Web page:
Officially, a bachelor's degree or higher is required for teaching anywhere in Southeast Asia. Unofficially, the requirement may be waived by schools in rural areas where demand is high and teacher recruitment is difficult. Teaching in a remote village can be extremely rewarding but will probably not pay well—many places will offer a room or house, utilities, and food, but they can't afford to pay a salary.

Teaching in the cities is different. The most important consideration is the type of degree or certification you have under your belt.

Most English teachers have a TEFL, TESOL, or CELTA certification in addition to a college degree. The TEFL certification is the easiest and least expensive to obtain. Courses ranging from 40 to 120 hours are offered online and may or may not require actual student interaction before graduation.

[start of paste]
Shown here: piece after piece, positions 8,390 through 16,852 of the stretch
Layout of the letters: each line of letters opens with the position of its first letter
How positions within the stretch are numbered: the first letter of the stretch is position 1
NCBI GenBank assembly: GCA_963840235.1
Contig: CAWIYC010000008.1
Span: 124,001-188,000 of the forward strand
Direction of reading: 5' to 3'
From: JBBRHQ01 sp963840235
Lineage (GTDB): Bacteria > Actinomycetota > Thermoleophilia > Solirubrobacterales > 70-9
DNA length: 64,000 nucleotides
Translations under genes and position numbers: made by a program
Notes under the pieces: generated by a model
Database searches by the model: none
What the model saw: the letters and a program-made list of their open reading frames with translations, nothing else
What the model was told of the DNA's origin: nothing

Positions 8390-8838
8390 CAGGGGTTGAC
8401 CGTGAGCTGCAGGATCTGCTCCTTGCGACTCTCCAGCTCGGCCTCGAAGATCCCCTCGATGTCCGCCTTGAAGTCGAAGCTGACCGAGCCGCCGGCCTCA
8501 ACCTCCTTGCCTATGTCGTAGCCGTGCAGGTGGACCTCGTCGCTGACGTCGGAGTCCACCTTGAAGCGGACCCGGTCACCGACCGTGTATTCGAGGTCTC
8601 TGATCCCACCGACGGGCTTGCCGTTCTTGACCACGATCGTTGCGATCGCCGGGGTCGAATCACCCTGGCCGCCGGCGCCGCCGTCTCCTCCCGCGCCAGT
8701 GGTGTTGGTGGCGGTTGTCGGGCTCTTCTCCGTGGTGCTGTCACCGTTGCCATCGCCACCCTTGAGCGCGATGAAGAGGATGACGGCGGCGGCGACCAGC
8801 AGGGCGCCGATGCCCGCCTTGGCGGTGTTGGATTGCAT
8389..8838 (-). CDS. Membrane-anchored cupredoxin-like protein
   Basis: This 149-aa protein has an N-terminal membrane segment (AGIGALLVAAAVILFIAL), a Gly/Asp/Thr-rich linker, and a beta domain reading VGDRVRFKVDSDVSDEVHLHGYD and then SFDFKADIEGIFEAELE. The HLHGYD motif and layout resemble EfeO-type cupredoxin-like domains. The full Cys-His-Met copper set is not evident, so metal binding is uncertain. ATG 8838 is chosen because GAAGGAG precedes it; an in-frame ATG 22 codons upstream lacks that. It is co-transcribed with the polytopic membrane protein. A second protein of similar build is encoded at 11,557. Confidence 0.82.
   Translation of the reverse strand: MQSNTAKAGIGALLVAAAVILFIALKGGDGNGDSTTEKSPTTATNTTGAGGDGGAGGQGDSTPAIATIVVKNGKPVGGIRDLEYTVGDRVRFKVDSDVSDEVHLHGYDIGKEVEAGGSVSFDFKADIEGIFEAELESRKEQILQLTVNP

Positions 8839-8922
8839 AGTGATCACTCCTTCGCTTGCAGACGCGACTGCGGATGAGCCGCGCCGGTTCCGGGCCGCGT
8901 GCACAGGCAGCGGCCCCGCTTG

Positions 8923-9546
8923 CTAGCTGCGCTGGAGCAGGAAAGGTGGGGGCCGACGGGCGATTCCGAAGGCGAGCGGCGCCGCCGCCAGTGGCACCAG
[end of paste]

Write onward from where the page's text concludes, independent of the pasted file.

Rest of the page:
Teachers with a TEFL certification can find work, but the pay offered and employment opportunities will be less than for those who have earned a more prestigious certification.

A TESOL certification requires 120 hours of training and in-class teaching is part of the curriculum. A CELTA degree requires a similar amount of training, but the coursework is more intensive and the cost of the course is higher.

Classes in TEFL, TESOL, and CELTA are offered in major cities in the United States and abroad. Schools offer courses that range in price, from practically free up to around US$2,800, depending on the number of hours and intensity of the program. Dave's ESL Café is a good resource for learning about the certification process and the experience of teaching English abroad.


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Kathleen Peddicord

Kathleen Peddicord is the founder of the Live and Invest Overseas publishing group. With more than 25 years experience covering this beat, Kathleen reports daily on current opportunities for living, retiring, and investing overseas in her free e-letter.

Her book, How To Retire Overseas—Everything You Need To Know To Live Well Abroad For Less, was recently released by Penguin Books.

Read more here.